It’s been a good year for snow — which bodes well for water negotiations

By Lauren Gilger
Published: Monday, March 25, 2024 - 12:15pm
Updated: Monday, March 25, 2024 - 5:24pm

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Skiers cruise down the slopes at Arapahoe Basin ski area in Colorado on Nov. 13, 2023.
Alex Hager/KUNC
Skiers cruise down the slopes at Arapahoe Basin ski area in Colorado on Nov. 13, 2023.

Spring is officially here, winter is over — but the snow is still coming down in the Colorado mountains, where the Colorado River starts.

It’s been a good year for snowpack up north, and we’ve seen a lot of rain in Phoenix as this El Niño year lives up to its name. 

A lot of snow in the Colorado Mountains isn’t just good news for skiers and snowboarders. It’s also good news for all of us as we rely on the Colorado River for much of our water in the Southwest.

Alex Hager covers the Colorado River for KUNC in Colorado and joined The Show to talk about it.  

Full interview

LAUREN GILGER: So tell us, is this good news?

ALEX HAGER: It is good news. About two-thirds of the river of the Colorado River starts as snow in Colorado. So when we're looking at the future of the water supply, how much pressure is going to be on the Colorado River this summer, we're talking about snow that fell this winter. There's really not much that rain in Phoenix or pretty much anywhere else in the Southwest for that matter can do to tip the scale. So it is good news for the short term. It kind of does not make a huge difference in terms of the long term Colorado River crisis, but it will buy decisionmakers a little bit of time to try to sort that crisis out.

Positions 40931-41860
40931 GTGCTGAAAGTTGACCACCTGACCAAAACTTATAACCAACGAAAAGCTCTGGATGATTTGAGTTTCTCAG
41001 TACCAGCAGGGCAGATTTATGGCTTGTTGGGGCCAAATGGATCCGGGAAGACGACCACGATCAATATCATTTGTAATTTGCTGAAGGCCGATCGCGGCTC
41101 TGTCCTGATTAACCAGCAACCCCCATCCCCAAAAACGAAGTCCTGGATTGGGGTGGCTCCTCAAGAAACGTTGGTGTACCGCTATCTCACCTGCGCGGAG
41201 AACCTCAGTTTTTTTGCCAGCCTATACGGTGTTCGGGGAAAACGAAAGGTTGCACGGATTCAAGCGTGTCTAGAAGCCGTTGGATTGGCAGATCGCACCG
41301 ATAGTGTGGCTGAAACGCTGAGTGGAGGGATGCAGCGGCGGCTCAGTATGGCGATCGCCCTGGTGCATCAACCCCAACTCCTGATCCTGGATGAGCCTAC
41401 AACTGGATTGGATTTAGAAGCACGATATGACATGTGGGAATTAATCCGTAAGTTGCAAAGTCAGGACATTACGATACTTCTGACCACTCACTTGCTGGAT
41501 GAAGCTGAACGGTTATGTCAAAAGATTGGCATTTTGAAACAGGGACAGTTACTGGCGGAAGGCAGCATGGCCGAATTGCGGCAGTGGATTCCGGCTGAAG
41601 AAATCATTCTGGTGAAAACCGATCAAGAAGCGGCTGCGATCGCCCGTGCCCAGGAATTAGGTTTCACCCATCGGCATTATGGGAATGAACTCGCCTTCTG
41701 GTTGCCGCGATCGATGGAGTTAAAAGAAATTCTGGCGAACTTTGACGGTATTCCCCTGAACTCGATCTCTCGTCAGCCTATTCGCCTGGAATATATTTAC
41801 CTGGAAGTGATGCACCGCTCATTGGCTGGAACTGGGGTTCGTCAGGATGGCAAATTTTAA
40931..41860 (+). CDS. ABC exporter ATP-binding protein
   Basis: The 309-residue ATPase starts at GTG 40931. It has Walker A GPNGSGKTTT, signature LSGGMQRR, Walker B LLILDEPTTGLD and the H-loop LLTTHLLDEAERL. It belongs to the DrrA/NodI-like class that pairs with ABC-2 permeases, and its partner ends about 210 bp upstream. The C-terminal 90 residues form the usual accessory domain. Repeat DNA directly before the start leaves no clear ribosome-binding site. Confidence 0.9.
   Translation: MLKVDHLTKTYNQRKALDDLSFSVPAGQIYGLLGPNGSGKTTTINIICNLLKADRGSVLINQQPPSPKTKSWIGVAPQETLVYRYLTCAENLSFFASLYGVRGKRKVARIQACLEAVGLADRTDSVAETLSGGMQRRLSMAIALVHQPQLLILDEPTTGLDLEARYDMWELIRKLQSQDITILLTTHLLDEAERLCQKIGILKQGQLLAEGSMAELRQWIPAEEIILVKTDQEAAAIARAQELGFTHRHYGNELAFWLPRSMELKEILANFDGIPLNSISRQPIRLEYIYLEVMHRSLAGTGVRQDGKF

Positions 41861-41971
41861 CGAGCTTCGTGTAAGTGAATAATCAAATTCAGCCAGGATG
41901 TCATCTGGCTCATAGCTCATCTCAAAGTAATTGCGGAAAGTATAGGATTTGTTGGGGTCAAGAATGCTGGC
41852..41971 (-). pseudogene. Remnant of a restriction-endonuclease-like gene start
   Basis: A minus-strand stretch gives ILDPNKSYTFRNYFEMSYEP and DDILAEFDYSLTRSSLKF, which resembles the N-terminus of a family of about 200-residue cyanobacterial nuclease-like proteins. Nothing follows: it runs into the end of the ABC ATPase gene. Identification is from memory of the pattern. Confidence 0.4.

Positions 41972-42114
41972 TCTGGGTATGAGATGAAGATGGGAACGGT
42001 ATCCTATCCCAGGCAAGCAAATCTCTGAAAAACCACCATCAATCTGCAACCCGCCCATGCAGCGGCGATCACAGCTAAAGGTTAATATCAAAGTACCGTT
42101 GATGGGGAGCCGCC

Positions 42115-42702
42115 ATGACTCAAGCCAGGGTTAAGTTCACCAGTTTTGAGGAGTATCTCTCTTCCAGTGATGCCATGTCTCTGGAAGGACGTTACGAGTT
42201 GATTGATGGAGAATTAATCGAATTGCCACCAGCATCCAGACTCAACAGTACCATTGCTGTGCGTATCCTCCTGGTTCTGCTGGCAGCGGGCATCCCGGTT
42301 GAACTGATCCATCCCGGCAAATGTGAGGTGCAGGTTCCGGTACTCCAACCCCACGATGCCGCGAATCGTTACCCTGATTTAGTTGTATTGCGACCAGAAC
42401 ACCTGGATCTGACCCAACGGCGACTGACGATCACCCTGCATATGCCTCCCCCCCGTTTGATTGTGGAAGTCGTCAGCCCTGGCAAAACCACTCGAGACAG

GILGER: All right, we'll dig into that more in a moment but give us the numbers first. Like, what do we look like? What does it look like when we say, you know, we're seeing a good year for snowpack up in the Colorado mountains?

HAGER: Yeah, snow is measured as a percentage of average. So right now, everything is a little bit above average in Colorado and also Utah where we also see some Colorado River water start as snow. Right now, it's just slightly above average in most of those mountain regions, about, you know, 105% to 110% of normal for the amount of snow that's in the mountains in late March every year.

GILGER: OK. And more snow is on the horizon, it sounds like?

HAGER: Yes, it does appear that we will be having more coming this week and I'm looking out my window right now. I'm not in the mountains here in Fort Collins, but we got a couple inches last night. So winter is definitely in force in Colorado.

GILGER: All right. All right. So as you talked about at the beginning there, this matters a lot for the health of the Colorado River. How much snow happens up in the north in the, in the mountains up there in Colorado. Two-thirds of the river starts as snow pack in those mountains. We always refer to the Colorado River as as shrinking, right? Like that, that it's in crisis. Does this make a dent?